8 things to remember when using LinkedIn recommendations


LinkedIn recommendations appear to divide the online community into two: those who believe they are a valuable part of an on-line persona and those who do not. I happen to fall into the former camp and here’s why.

According to research done by Miller, Williams and Hayashi and published in their book “The 5 Paths to Persuasion” three types of people accounting to 66% of the buying population want to know that you have successfully done for somebody else what you are offering to do for them.

So two thirds of those people you are pitching to are thinking “I wonder if this person can really do it?”. Of course case studies and testimonials are extremely valid ways to tick this mental box and I’m all in favour of using them but what about those people who took the time to research you before you even met and have already formed their opinion.

Using LinkedIn recommendations enables you to start the persuasion process even before you have met your prospective client. If enough people say your are good at what you do it’s bound to have an effect. Ok it might not make the sale on its own (I wish!) but it will get you off to a great start.

So how can we approach LinkedIn recommendations to get the most from them. Here are 8 guidelines you should bear in mind.

1. Avoid back-scratching.

If you accept a recommendation LinkedIn encourages you to give one in return. This looks a trifle contrived and should be avoided. If you do want to reciprocate then leave it for a month or so before you do so.

2. Be choosy.

There is no point having huge amounts of duplicate recommendations. Sure it is great for your personal brand if the recommendations all have a similar message but nobody is going to read the same thing over and over. They may even think you wrote them all yourself!

3. Don’t be afraid to ask.

It is always nice to receive a surprise recommendation but don’t leave it to chance. If you have completed a piece of work for somebody and you know they are happy with it then ask for a recommendation. Although LinkedIn does this for you I believe it is good practice to telephone or speak in person to your potential recommender and ask them if they would do it before you send the LinkedIn request.

4. Avoid internal recommendations.

It is unlikely that your boss or co-workers will write a bad recommendation for you. Everybody knows this which means that too many internal recommendations are not a good idea. Sure getting your boss or somebody from another department to write a few words is no bad thing but don’t overdo it – go for external recommenders if you can.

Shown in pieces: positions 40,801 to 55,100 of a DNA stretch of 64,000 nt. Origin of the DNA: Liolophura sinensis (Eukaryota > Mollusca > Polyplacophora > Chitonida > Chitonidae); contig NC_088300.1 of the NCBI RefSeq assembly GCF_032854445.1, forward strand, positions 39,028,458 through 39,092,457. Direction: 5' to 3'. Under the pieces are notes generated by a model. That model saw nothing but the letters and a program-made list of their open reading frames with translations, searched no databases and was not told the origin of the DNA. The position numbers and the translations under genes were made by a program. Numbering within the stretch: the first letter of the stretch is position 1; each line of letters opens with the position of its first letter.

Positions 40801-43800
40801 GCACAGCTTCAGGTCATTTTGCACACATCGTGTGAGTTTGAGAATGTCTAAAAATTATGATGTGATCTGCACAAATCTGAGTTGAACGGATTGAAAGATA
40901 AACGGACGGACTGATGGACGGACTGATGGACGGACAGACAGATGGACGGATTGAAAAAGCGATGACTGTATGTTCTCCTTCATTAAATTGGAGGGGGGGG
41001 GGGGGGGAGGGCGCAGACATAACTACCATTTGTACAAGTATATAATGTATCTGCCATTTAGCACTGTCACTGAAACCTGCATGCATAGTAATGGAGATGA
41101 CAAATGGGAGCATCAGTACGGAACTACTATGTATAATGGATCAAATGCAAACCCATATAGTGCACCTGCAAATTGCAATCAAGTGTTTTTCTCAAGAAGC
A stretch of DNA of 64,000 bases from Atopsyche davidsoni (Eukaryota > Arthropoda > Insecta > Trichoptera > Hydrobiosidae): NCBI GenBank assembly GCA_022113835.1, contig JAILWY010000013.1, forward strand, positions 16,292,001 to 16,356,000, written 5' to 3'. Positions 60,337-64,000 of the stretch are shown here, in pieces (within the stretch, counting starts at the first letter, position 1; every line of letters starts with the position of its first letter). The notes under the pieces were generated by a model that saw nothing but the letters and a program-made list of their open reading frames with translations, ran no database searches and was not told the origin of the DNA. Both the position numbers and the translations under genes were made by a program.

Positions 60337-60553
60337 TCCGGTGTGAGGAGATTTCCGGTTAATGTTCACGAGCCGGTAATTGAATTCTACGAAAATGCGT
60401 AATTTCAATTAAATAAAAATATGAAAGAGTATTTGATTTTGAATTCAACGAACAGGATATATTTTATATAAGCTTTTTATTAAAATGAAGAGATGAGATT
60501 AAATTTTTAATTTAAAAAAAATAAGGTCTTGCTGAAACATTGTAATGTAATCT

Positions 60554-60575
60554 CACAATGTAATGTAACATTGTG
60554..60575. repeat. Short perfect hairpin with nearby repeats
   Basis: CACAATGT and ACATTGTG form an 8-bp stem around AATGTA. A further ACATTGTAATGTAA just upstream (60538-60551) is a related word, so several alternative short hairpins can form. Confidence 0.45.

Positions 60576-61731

5. Recommend others.

There is no finer gift than an unsolicited recommendation. If somebody has done something remarkable or even did what they promised (alarmingly this it becoming more and more remarkable these days) then sending over a LinkedIn recommendation is a great way to say “thank you”.

6. Honesty at all times.

If you are called upon to write a recommendation for somebody who you feel you cannot give a unconditional thumbs up for it is vital that you do not mislead people who may read what you have written. Think of things that are positive and true and write them no matter how mundane they may be otherwise perhaps you should just ignore the request and hope for the best.

7. Talent and favour.

When you write a recommendation it is sometimes difficult to know what to put. If this is the case my advice is to say what that person is good at (talent) and what you really like about them (favour). An alternative is to write about a specific thing that they did for you. In either case I refer you back to point 6 above.

 8. Say thank you.

This goes without saying really but based on my own experiences I thought I’d say it anyway. My rule is if somebody does something above and beyond the call of duty they get a thank you and recommendations definitely qualifies in my book.

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I’m not sure if you agree with me when it comes to recommendations but if you do then my advice is to be proactive when asking for and giving and always be honest in what you write.

I would be interested to hear your comments on this subject as it does appear to generate some quite strong feelings.

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Passionate about making business development a profession not just a job. Built and sold a £40m group in less than 9 years. Doing it all again and loving it!

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4 comments on “8 things to remember when using LinkedIn recommendations
  1. Or, for those tricky times when you really need an entirely fake and unsubstantiated recommendation, try http://endorser.org/ where you can enter your recommendee’s name, role (so long as it is IT, general or salesman – yes, MAN) and generate a series of random commendations.

    • Mike Ames says:

      Brilliant Karen! I just got a recommendation for a fictitious colleague: Fred Bloggs and here it is “As I remember, Fred Bloggs was a very productive person. Very good team player. Smart, great and detail oriented co-worker with a very strong dedication to work. Lots of work and little talk – that’s Fred Bloggs’s way! It’s a pleasure working with him as he is a deadline oriented colleague.” ha ha ha

  2. I find having/giving a few recommendations is helpful, but I’m not at all sure that recommendations from present or former work colleagues are necessarily objective or reliable. I garee that ‘thank you’s’ never go amiss!

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Mike Ames

Passionate about making business development a profession not just a job. Built and sold a £40m group in less than 9 years. Doing it all again and loving it!

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